The annual Al-Quds Day march and rally in Toronto made its way from Queen’s Park to the American consulate on Saturday.
Members of the Jewish Defense League (JDL) organized a counter-protest directly across from the consulate, in front of a Staples office supply store at the corner of University Avenue and Armoury Street.
Al-Quds Day started in Iran in 1979 as a way to protest Jerusalem Day. It’s traditionally held around the world on the final day of Ramadan and generally includes calls to end the “occupation” of Jerusalem and for the destruction of Israel.
In response to this year’s event in Toronto, where alleged Holocaust denier Kevin Barrett was slated to speak, B’nai Brith launched an online petition to keep him out of Canada.
“Toronto police must not allow Queen’s Park, our provincial legislature, to become a platform for Holocaust denial and anti-Semitism, and the CBSA (Canadian Border Services Agency) must not allow Kevin Barrett into our country. Enough is enough,” wrote B’nai Brith in a news release.
Despite garnering more than 2,000 digital signatures, the petition was ultimately unsuccessful and Barrett addressed the crowd, as scheduled.
Posts on social media show the Al-Quds Day march moving down University Avenue towards the consulate. The Centre for Israel and Jewish Affairs (CIJA) shared photos of people carrying Palestinian flags and signs calling for a boycott of Israel, as well as a video on Twitter of protesters chanting, “From the river to the sea, Palestine will be free.”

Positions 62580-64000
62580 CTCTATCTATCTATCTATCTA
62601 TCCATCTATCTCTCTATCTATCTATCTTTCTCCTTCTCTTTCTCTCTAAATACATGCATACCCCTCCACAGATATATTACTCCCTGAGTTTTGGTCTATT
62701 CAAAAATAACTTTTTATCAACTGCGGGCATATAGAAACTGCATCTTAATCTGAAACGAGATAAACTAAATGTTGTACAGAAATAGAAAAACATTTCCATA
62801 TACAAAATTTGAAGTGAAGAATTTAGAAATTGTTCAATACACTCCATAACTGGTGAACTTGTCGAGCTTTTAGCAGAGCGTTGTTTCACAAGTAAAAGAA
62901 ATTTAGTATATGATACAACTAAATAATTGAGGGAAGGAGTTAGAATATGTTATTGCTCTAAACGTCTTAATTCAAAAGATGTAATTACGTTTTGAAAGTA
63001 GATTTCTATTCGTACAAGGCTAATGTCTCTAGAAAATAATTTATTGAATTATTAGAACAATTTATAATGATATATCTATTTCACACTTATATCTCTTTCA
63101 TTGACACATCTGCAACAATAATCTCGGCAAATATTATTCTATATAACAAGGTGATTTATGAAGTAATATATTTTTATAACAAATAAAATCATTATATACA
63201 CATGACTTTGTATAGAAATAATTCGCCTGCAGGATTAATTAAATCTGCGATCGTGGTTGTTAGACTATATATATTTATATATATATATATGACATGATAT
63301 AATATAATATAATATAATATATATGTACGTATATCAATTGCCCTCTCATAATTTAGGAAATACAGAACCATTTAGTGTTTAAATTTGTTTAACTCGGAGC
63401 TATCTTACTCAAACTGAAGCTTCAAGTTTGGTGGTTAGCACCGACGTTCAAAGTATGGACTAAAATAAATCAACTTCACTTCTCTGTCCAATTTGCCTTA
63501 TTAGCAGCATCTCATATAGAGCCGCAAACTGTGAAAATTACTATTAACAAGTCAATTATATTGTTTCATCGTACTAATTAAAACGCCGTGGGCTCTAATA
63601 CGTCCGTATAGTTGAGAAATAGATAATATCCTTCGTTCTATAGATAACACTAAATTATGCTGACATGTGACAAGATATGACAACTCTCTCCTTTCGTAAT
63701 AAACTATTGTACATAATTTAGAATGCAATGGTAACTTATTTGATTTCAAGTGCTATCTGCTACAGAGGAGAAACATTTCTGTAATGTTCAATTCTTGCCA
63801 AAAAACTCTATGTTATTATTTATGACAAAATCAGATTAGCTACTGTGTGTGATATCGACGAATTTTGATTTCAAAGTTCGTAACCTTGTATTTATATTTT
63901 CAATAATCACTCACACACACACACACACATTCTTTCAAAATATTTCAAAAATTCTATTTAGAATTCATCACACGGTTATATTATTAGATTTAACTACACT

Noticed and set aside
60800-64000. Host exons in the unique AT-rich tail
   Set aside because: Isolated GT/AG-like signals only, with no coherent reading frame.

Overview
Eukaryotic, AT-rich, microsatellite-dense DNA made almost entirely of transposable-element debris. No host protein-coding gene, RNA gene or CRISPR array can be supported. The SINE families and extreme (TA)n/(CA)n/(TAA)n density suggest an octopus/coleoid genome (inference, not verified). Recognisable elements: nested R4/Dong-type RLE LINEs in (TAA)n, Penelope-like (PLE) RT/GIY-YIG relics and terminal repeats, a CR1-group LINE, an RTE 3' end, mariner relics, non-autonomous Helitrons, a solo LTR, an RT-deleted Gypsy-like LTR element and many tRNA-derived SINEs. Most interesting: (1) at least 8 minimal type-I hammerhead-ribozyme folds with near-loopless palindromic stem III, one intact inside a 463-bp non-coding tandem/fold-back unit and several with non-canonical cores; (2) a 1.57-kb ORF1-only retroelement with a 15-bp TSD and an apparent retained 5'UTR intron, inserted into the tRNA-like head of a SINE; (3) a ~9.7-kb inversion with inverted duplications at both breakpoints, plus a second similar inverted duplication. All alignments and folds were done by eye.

“We urge leaders in government and civil society to join us in strongly condemning this shameful demonstration of bigotry and extremism,” Berl Nadler, the Toronto chair of CIJA, said in a statement.
“It is disturbing, but not surprising, to see that the Al-Quds Day rally was once again a platform for calls for Israel’s destruction and the airing of anti-Semitic conspiracy theories – including the claim that Israel was behind 9/11.”
Hebrew music could be heard from the JDL counter-protest, which included individuals waving Israeli and Canadian flags. People holding signs for Pegida, an anti-Islam group, as well as a stop M-103 (the anti-Islamophobia motion) banner were also spotted.
There was heavy police presence along University Avenue to keep the two crowds apart, after they both converged by the consulate in the late afternoon.